As a quick side note, you may also want to check out our guides to the best sleep position for sleep apnea and what to do about snoring, as one downside to sleeping on your back is that it can cause or exacerbate both issues.
2. On Your Side With Pillows
Lying on your side is largely considered to be one of the all-around best positions to sleep in to improve any number of health conditions.
While you may have thought that not to be the case with hip pain, side-sleeping in the proper position can actually prove to be a great way to enjoy optimum comfort throughout the nighttime hours.
Naturally, you’ll want to sleep on the side that doesn’t hurt. If both sides hurt, try your best to alternate through the night.
Whichever side you choose, bend your knees to shorten the hip flexors and reduce strain. While you’re doing this, it’s also important to place a pillow between your knees.
This stops your top leg from falling across your bottom leg, a position that can strain the hip joint and impact the muscles, tendons, and bursa around the hip and pelvis area.
Holding a second small pillow between your ankles will also provide added support and help keep your legs in a straight position throughout the evening.
Why You Shouldn’t Sleep on Your Stomach if Your Hip Hurts?
Make no mistake about it; lying on your stomach is one of the worst positions to sleep in if you have hip pain.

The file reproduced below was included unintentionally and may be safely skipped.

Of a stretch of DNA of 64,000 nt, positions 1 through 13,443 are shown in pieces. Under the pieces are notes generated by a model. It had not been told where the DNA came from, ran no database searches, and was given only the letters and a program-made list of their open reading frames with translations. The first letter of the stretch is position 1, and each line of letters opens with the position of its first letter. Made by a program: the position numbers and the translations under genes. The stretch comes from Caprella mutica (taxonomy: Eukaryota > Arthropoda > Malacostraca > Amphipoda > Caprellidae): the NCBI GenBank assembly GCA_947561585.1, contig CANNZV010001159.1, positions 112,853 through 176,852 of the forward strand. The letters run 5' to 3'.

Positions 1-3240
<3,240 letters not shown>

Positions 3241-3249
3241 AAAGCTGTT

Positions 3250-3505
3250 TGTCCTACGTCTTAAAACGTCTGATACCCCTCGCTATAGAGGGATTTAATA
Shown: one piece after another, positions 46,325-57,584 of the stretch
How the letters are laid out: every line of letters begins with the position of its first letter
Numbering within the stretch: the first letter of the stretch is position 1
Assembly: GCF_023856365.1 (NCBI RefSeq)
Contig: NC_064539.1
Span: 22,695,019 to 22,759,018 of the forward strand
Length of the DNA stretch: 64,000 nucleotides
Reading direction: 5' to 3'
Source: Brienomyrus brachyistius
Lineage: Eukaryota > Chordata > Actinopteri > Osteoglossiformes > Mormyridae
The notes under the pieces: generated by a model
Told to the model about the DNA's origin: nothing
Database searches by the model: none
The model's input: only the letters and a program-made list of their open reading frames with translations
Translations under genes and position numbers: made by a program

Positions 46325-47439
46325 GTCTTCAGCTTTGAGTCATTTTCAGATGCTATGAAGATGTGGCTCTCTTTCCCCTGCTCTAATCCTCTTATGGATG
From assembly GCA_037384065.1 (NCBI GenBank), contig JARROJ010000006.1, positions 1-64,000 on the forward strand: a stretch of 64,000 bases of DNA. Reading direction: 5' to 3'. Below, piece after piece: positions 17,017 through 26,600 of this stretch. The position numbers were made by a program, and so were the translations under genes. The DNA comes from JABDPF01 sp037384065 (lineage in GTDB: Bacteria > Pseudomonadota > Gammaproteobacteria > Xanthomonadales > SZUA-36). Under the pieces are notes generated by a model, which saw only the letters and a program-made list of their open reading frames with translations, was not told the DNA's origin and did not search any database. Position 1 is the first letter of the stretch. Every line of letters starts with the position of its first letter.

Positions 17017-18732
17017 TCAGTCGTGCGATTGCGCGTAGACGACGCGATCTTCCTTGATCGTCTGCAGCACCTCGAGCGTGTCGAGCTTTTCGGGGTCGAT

Sleeping on your tummy will put a tremendous amount of pressure on the hips and pushes your spine out of its natural alignment, causing plenty of pain to the back, too.
In other words, not only will this position intensify the pain you’re already in, it could well lead to other pain problems down the road.
If you absolutely have to sleep on your belly because you can’t nod off any other way, you can help to relieve the pain slightly by placing a thin pillow under your abdomen to improve alignment.
Doing this won’t be a magic cure, and it’s still worth at least trying to sleep on your back or side, but the cushion should at least provide some modicum of relief.
The Best Way to Sleep With Hip Flexor Pain: Do’s and Don’ts
Sleeping on your side or back is a great way to achieve pain relief from hip flexor strains while you rest, but it’s far from the only thing you can do to enjoy quality, pain-free sleep.
Here are a few top suggestions to help you get as comfortable as possible during the night.
Do: Consider Changing Your Mattress
You could adopt the most comfortable sleeping position in the world, but if your mattress is worn out or simply doesn’t provide you with the kind of support and comfort you need, then that position isn’t going to do much good.
As a general rule, experts recommend upgrading your mattress every 6-8 years, though if it’s sagging, damaged, or makes you sore, then that’s a good sign that you’ll need to replace it sooner.
People with hip pain tend to find that a good quality memory foam mattress is the best option as these mattresses conform to the natural curves of your body, promoting proper spinal alignment and preventing pain in the pressure points.
If you’re not sure what to look for, you can check out our guide to the best mattresses to buy for our advice, top tips, and recommendations.
And if a brand new mattress is a little out of your budget right now? See our guide to the best mattress toppers instead and use one of those for added comfort.
Don’t: Overextend Your Sore Hip
While spending too much time in a sedentary position is bad for your hips, you do want to at least avoid overusing the hip flexor muscles as much as possible while you recover.
If your pain is the result of a sports injury or from a specific activity, it’s best to stay away from that activity until you’re completely recovered in case you aggravate it.